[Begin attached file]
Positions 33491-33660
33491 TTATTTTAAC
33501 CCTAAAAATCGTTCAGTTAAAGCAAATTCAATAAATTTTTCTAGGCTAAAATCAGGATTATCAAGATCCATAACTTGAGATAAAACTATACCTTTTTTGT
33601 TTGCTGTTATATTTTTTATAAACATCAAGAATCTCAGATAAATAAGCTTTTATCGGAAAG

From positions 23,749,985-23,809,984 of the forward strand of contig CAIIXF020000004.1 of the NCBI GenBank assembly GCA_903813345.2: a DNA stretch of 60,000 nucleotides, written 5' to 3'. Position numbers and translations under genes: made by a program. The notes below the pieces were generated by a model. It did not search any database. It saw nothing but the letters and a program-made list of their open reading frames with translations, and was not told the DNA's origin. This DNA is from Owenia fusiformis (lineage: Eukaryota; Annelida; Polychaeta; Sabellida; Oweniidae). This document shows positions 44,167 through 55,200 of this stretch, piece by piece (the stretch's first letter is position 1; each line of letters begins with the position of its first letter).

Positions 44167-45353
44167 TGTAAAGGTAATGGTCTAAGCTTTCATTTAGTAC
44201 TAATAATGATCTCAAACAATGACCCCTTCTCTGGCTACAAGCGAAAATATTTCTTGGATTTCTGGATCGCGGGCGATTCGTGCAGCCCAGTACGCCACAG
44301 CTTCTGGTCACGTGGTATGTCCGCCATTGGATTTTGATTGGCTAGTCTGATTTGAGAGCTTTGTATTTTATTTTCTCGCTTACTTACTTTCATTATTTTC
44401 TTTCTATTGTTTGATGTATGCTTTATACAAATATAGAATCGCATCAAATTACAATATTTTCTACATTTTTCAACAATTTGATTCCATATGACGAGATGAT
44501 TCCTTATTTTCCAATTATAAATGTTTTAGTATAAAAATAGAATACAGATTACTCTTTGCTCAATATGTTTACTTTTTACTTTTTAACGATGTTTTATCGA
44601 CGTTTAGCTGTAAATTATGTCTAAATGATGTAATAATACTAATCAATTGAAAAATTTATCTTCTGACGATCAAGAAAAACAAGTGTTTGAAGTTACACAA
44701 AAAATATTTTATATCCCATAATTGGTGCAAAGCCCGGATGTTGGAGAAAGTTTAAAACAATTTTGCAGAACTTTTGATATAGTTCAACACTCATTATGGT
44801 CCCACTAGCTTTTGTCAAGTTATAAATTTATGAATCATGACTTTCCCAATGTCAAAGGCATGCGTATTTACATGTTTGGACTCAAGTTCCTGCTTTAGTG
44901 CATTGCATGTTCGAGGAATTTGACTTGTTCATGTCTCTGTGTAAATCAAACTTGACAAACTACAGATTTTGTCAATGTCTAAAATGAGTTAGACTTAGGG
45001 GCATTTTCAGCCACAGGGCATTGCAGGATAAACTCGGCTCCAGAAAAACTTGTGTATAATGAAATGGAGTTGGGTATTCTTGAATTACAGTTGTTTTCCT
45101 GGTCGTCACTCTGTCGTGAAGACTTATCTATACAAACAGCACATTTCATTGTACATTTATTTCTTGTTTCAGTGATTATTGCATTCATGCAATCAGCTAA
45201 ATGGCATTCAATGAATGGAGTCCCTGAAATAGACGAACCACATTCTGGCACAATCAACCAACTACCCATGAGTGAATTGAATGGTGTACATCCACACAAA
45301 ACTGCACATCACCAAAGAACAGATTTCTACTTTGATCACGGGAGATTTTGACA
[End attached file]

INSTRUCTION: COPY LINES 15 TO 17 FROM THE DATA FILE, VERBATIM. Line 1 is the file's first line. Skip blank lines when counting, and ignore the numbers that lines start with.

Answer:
44901 CATTGCATGTTCGAGGAATTTGACTTGTTCATGTCTCTGTGTAAATCAAACTTGACAAACTACAGATTTTGTCAATGTCTAAAATGAGTTAGACTTAGGG
45001 GCATTTTCAGCCACAGGGCATTGCAGGATAAACTCGGCTCCAGAAAAACTTGTGTATAATGAAATGGAGTTGGGTATTCTTGAATTACAGTTGTTTTCCT
45101 GGTCGTCACTCTGTCGTGAAGACTTATCTATACAAACAGCACATTTCATTGTACATTTATTTCTTGTTTCAGTGATTATTGCATTCATGCAATCAGCTAA